Greedy Associates: Legal History Archives
Greedy Associates - The FindLaw Legal Lifestyle and Career Blog

Recently in Legal History Category

Kansas may be without a state court system soon, if the governor and legislature get their way. The courts face a total loss of funding after a judge struck down a change to the way chief judges were selected. In an attempt to prevent that ruling, the state legislature passed budget legislation in June that would make the court's budget "null and void" should the law be invalidated.

Besides just selecting new chief judges, Kansas court's system is also responsible for simple things like conducting criminal trials, granting divorces, and probating wills -- services that might be harder to provide should all funding disappear.

Last week we looked at the many celebrities who graduated law school, from Gerard Butler to Jerry Springer. But for every budding actor, singer, and talk show host who made it through three years of law school, there are plenty of famous men and women who said, simply, "Screw this!" and dropped out.

They're hardly failures, either. Famous law school dropouts include Supreme Court Justices, Presidents (lots of Presidents), and some of the world's most famous movie stars.

If you were flipping through Seattle radio stations last Friday, you may have happened upon KEXP's deconstruction of the Beastie Boys' album Paul's Boutique. To celebrate the 26th anniversary of that album's release, the independent radio station played every track of Paul's Boutique, along with every track that was sampled on the album. It took them 12 hours.

Paul's Boutique, like many hip hop albums at the time, was packed with samples, references, and riffs off other artists' work. Within three years of its release, that style of music would have largely disappeared, a victim of litigation as much as changing tastes.

May you live in interesting times, the old Chinese curse goes. Interesting times these are, with rapid judicial and societal shifts, particularly around gay rights and same-sex marriage -- and only Scalia would view that as a curse.

This morning's Supreme Court declaration that the fundamental right to marriage extends to same-sex couples highlights just how much things have changed in such little time.

The Magna Carta, that "Great Charter" which first codified fundamental rights such as due process, speedy trials and trial by jury, turns 800 this Monday. The document, which helped settle a dispute between the English monarchy and rebelling nobility in 1215, gave rise to modern rule of law, constitutions and at least one royal beheading.

What better way to celebrate the Magna Carta's 800 years than with 800 American lawyers? And no, they won't be the victims of human sacrifice on the fields of Runnymede, they'll just be attending a conference -- a very historical conference.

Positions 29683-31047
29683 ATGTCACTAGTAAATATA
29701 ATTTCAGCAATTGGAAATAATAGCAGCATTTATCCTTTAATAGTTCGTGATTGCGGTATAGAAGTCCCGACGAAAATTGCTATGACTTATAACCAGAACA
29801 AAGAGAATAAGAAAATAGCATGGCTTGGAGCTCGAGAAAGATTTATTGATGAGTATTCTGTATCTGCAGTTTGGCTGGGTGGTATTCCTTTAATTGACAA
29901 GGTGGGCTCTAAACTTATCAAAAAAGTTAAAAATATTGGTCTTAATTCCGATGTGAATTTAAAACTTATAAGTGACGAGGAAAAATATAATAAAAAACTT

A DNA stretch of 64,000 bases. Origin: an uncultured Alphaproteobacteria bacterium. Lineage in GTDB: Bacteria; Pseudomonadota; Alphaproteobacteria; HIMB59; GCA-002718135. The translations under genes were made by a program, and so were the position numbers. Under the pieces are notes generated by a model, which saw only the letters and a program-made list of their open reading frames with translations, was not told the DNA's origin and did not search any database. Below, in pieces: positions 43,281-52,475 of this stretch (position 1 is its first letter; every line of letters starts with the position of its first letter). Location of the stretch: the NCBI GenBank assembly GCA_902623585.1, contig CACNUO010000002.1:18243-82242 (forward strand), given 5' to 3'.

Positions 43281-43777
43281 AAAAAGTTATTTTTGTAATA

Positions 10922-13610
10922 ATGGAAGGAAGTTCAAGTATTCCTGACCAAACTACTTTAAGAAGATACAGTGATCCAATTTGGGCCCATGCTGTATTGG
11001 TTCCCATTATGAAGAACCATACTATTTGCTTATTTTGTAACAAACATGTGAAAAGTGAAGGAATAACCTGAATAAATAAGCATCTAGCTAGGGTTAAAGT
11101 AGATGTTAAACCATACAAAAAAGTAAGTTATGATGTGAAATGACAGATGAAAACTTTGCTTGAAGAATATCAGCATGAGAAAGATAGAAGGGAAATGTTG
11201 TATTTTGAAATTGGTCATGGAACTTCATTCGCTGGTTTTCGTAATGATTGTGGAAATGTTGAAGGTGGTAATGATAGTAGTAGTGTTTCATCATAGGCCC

Just in time to update your summer reading list, the U.S. Director of National Intelligence has declassified "Osama's Bookshelf." The list details the 400 some pieces of writing Osama had on hand when his bunker was raided and he was killed by Navy SEALs in 2011. So, what beach reads could you take from Bin Laden's library?

Amongst the list are some predictable jihadist texts, which frankly are a bit too heavy for a summer read. There's also several conspiracy texts and a lot of pieces about Osama himself. Perhaps most surprisingly, Osama bin Laden seems to have been studying the law.

The gender discrimination trial that captured the attention of Silicon Valley, if not the whole nation, came to a close this Friday after weeks of testimony. Ellen Pao's lawsuit against a storied venture capital firm highlighted what many saw as the subtle forms of discrimination and exclusion that keep women out of some of the most powerful positions in both tech companies and VC firms.

The jury, however, sided with Kleiner. Was Pao just a bad plaintiff with a losing case, or is the boys club back?

Study Finds Lawyers Are Liberal, but Judges Are Conservative

A new Harvard study, which claims lawyers are more liberal than the general population, has been making the rounds in the ABA Journal, The New York Times, and on Above the Law. The study aims to determine whether the judiciary is politicized, as has been claimed in the media for a long time now -- at least, depending on whether you agree with the judge's decision (which is problem one here).

The study also aims to determine what, if any, effect the politicization of lawyers has on monetary donations to judicial election campaigns. Most state court judges are elected, and the amount of money being spent in judicial campaigns is going up dramatically.

Midterm Elections 2014: 5 Reasons Lawyers Should Care

Tuesday is Election Day, and because it's a midterm election year, the political climate in the country is poised to change. But because it seems almost no one except hardcore politicos are planning to vote, the reaction on Wednesday is likely to be, "Hey, what happened?"

As usual, there are a lot of legal battles going on this year. Here are five reasons why lawyers should pay particular attention to what happens on November 4:

Roundtable: What's Your Favorite Constitutional Amendment?

Welcome to Constitution Week at FindLaw! Why this week, of all weeks? Because during this week in 1787 (on September 17, to be exact), the U.S. Constitution was signed by attendees of the Constitutional Convention in Philadelphia.

Of course, the original draft had a few imperfections -- no Bill of Rights, the three-fifths compromise, and slavery, for example -- but the foundation was solid.

That being said, we're glad the Constitution has a built-in editing function. Here are our staff members' favorite fixes (amendments) to the U.S. Constitution: